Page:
Prison Faced Opposition

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When residents of Lost Gap found out a prison might be built in their back yards back in 1997, many of them were outraged. They said they feared for their families, for their neighbors, and for themselves. Their fear was that a prisoner would one day escape into their community.

"We feel like they have sacrificed some people's lives for the economy and it's not necessary," said Don Nobles at a public hearing eight years ago. "That's they whole point. We can still have economic impact to the community, and not impact lives like that."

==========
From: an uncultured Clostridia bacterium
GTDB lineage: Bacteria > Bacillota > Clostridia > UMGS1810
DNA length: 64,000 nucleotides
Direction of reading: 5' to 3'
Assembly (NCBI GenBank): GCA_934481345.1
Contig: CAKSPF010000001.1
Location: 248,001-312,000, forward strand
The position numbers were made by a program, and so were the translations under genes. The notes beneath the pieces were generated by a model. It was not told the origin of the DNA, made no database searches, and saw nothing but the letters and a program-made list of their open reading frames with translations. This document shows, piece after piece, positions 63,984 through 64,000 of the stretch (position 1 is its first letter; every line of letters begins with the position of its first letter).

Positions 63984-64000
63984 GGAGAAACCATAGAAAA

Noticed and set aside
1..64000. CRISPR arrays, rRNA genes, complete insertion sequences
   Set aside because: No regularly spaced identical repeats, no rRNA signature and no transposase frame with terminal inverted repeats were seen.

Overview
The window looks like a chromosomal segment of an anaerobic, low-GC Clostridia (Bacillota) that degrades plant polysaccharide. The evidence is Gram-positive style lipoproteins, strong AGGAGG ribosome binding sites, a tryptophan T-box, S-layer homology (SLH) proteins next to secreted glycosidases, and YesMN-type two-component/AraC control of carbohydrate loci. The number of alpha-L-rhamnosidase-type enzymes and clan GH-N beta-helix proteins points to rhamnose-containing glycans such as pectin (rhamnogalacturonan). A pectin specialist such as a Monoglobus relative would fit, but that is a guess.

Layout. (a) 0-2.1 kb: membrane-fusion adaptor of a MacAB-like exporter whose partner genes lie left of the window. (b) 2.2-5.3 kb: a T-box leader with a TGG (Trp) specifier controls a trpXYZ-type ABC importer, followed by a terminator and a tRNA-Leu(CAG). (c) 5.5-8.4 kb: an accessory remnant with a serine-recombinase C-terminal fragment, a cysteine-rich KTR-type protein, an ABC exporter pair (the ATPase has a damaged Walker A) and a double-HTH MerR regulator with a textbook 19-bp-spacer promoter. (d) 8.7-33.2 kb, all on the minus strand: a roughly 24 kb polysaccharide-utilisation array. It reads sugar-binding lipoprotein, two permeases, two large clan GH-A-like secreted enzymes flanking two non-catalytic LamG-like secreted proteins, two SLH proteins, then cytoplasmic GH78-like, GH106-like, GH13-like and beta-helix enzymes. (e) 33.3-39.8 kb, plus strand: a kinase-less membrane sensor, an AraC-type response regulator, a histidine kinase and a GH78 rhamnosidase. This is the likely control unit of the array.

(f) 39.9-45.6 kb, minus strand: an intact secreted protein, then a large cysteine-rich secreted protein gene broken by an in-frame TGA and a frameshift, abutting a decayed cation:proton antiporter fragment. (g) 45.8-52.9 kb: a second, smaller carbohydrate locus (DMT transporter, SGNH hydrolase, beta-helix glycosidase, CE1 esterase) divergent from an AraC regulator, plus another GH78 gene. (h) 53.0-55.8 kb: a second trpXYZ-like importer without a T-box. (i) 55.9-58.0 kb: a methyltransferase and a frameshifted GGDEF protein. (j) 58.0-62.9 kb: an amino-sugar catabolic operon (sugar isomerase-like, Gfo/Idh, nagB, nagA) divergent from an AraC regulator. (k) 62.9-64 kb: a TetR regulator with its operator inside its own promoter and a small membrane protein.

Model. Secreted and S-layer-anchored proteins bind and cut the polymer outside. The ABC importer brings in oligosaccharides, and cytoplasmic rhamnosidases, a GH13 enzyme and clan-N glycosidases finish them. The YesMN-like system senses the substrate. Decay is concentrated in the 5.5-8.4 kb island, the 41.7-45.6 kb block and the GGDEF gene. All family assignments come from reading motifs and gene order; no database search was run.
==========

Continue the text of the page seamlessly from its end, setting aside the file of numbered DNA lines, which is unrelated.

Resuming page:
But county supervisors, most of whom are no longer in office, believed differently. They said the jobs the prison created would be good for the community as a whole.

"This board looked at that, weighed it very heavily. Certainly we are sensitive to the citizens of Lauderdale County and every other area and district they live in, but this decision, we said a long time ago, we're going to do everything we can," said then-District 3 supervisor Wayne Guy.

The board of supervisors decided to go ahead and build the prison there, over the objections of the residents. People in Lost Gap staged a last minute petition drive to try to block the prison from being built, but they couldn't get enough signatures.